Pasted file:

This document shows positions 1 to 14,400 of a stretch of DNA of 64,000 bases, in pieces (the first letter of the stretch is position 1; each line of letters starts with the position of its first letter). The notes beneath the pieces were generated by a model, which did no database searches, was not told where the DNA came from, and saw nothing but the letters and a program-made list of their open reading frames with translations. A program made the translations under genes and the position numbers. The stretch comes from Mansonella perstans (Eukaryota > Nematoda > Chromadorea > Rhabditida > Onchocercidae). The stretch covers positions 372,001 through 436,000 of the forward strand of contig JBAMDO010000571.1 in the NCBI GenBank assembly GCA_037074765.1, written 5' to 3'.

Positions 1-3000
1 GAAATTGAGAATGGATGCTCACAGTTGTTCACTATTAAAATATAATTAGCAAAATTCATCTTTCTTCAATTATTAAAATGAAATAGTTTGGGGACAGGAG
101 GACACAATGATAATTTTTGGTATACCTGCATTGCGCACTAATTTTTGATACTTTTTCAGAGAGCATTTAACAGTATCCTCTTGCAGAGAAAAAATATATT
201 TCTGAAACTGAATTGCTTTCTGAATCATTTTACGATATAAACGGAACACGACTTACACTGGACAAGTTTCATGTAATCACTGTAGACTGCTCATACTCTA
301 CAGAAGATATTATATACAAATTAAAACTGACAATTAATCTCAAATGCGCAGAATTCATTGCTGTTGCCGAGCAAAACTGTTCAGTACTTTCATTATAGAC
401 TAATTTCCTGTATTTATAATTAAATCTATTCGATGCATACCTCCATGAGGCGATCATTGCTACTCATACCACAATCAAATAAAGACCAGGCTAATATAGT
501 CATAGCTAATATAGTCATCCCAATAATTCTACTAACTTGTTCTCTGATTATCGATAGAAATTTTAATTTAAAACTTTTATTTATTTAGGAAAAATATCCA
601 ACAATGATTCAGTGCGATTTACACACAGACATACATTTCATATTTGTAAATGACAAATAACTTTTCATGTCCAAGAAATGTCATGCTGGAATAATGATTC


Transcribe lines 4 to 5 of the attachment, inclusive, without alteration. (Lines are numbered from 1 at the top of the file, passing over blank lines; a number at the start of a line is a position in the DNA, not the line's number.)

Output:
101 GACACAATGATAATTTTTGGTATACCTGCATTGCGCACTAATTTTTGATACTTTTTCAGAGAGCATTTAACAGTATCCTCTTGCAGAGAAAAAATATATT
201 TCTGAAACTGAATTGCTTTCTGAATCATTTTACGATATAAACGGAACACGACTTACACTGGACAAGTTTCATGTAATCACTGTAGACTGCTCATACTCTA